Background: Patients with atrial fibrillation (AF) frequently undergo invasive procedures that require temporary interruption of anticoagulation. There is little evidence to guide the perioperative interruption of direct oral anticoagulants (DOACs).
Methods: A systematic literature search including studies that evaluated the perioperative interruption of DOACs for non-emergent invasive procedures in patients with AF was performed. The primary outcomes of interest were the 30-day risk of thromboembolic events and major bleeding. Secondary outcomes of interest included the 30-day risk of minor bleeding and overall mortality. The systematic review protocol and search strategy were registered online (PROSPERO January 27th 2017:CRD42017056124).
Results: A total of 8 publications encompassing 14 446 patients and 17 107 periprocedural interruptions were included in our study. Our analysis revealed a pooled postoperative 30-day thromboembolic complication risk of 0.41% (95% CI 0.29- 0.54), and a pooled 30-day postoperative major bleeding risk of 1.81% (95% CI 0.84-3.13). Pooled 30-day postoperative risks of minor bleeding and overall mortality were 3.08% (95% CI 1.02-6.20) and 0.67% (95% CI 0.29-1.23), respectively. Meta-analysis of the included comparative studies did not reveal any significant differences in these postoperative outcomes following the perioperative interruption of DOACs or vitamin K antagonists.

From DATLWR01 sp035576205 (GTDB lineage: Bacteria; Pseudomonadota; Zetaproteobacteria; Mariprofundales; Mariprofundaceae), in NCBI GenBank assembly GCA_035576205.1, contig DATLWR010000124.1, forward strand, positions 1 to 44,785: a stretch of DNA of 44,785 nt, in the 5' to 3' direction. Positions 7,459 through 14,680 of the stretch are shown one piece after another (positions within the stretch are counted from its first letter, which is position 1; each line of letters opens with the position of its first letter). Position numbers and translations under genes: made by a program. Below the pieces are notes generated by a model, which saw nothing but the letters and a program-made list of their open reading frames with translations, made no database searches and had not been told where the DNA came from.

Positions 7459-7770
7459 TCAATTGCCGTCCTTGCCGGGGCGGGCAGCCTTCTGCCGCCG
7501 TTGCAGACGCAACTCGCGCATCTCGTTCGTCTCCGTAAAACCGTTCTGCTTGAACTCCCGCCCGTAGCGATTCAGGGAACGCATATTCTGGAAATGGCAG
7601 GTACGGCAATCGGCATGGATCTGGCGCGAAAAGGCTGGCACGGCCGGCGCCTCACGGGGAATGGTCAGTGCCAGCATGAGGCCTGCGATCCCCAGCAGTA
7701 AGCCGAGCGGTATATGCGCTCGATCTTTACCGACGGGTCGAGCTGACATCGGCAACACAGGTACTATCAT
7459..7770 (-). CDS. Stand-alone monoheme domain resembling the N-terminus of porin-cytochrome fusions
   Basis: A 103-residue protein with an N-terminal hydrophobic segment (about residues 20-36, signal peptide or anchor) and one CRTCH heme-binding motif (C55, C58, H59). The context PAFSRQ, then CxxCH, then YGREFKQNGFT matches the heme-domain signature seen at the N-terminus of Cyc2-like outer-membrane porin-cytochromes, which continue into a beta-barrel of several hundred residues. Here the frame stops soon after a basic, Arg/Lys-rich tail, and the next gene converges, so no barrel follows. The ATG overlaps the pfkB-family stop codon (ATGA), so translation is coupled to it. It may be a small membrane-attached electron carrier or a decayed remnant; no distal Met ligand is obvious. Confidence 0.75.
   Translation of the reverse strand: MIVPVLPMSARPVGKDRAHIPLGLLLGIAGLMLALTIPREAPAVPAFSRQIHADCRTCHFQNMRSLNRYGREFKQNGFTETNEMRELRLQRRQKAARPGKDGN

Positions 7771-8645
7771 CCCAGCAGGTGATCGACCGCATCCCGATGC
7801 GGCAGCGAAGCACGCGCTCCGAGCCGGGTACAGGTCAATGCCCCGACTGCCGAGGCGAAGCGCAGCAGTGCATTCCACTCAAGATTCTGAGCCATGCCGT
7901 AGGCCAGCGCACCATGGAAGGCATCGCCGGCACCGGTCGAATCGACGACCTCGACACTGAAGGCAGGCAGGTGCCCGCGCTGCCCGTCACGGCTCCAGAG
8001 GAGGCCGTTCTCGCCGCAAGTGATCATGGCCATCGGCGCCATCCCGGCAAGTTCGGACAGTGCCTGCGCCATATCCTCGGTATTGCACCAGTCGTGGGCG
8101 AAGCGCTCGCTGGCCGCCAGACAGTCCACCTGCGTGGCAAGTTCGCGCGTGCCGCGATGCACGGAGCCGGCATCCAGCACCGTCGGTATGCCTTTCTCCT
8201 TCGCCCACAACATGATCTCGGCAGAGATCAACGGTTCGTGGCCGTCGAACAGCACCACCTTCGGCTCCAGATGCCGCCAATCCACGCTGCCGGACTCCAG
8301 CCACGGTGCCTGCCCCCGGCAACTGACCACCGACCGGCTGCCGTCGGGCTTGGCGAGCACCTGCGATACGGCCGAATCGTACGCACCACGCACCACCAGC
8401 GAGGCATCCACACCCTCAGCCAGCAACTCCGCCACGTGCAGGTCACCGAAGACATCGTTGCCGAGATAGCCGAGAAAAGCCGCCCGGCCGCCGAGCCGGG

Conclusions: The perioperative interruption of DOACs in patients with AF was associated with 0.4% thromboembolic and 1.8% major bleeding events at 30 days post surgery. These findings seem reassuring, but require validation in large prospective management studies where pre-operative DOAC levels are measured and compared with clinical outcomes in this patient population.
Keywords: anticoagulants; atrial fibrillation; hemorrhage; meta‐analysis; review.